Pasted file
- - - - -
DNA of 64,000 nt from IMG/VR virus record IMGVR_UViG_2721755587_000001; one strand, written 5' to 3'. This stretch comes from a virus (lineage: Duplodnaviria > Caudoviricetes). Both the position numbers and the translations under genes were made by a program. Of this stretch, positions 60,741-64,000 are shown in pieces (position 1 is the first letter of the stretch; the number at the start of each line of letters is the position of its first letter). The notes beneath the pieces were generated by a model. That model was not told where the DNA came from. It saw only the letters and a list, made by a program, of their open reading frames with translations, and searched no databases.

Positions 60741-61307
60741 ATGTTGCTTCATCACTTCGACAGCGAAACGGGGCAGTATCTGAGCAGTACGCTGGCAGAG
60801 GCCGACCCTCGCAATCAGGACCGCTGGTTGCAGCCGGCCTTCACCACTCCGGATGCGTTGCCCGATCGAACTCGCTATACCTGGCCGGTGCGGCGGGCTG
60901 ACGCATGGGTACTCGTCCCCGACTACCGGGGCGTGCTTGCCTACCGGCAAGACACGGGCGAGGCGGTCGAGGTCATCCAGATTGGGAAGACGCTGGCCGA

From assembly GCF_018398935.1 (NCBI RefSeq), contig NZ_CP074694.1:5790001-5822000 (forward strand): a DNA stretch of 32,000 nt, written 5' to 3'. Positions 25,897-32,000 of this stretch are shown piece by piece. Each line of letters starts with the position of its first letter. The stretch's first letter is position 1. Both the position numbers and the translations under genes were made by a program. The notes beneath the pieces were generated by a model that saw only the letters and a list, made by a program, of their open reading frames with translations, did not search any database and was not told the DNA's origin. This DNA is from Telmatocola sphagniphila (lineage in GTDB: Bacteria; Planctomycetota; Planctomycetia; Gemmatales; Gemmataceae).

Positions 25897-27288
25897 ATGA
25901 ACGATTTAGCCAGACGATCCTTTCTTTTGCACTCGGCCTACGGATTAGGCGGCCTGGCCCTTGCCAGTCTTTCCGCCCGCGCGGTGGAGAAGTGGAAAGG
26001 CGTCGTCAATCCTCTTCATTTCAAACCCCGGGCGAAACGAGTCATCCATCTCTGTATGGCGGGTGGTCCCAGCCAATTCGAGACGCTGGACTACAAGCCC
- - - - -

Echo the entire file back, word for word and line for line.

DNA of 64,000 nt from IMG/VR virus record IMGVR_UViG_2721755587_000001; one strand, written 5' to 3'. This stretch comes from a virus (lineage: Duplodnaviria > Caudoviricetes). Both the position numbers and the translations under genes were made by a program. Of this stretch, positions 60,741-64,000 are shown in pieces (position 1 is the first letter of the stretch; the number at the start of each line of letters is the position of its first letter). The notes beneath the pieces were generated by a model. That model was not told where the DNA came from. It saw only the letters and a list, made by a program, of their open reading frames with translations, and searched no databases.

Positions 60741-61307
60741 ATGTTGCTTCATCACTTCGACAGCGAAACGGGGCAGTATCTGAGCAGTACGCTGGCAGAG
60801 GCCGACCCTCGCAATCAGGACCGCTGGTTGCAGCCGGCCTTCACCACTCCGGATGCGTTGCCCGATCGAACTCGCTATACCTGGCCGGTGCGGCGGGCTG
60901 ACGCATGGGTACTCGTCCCCGACTACCGGGGCGTGCTTGCCTACCGGCAAGACACGGGCGAGGCGGTCGAGGTCATCCAGATTGGGAAGACGCTGGCCGA

From assembly GCF_018398935.1 (NCBI RefSeq), contig NZ_CP074694.1:5790001-5822000 (forward strand): a DNA stretch of 32,000 nt, written 5' to 3'. Positions 25,897-32,000 of this stretch are shown piece by piece. Each line of letters starts with the position of its first letter. The stretch's first letter is position 1. Both the position numbers and the translations under genes were made by a program. The notes beneath the pieces were generated by a model that saw only the letters and a list, made by a program, of their open reading frames with translations, did not search any database and was not told the DNA's origin. This DNA is from Telmatocola sphagniphila (lineage in GTDB: Bacteria; Planctomycetota; Planctomycetia; Gemmatales; Gemmataceae).

Positions 25897-27288
25897 ATGA
25901 ACGATTTAGCCAGACGATCCTTTCTTTTGCACTCGGCCTACGGATTAGGCGGCCTGGCCCTTGCCAGTCTTTCCGCCCGCGCGGTGGAGAAGTGGAAAGG
26001 CGTCGTCAATCCTCTTCATTTCAAACCCCGGGCGAAACGAGTCATCCATCTCTGTATGGCGGGTGGTCCCAGCCAATTCGAGACGCTGGACTACAAGCCC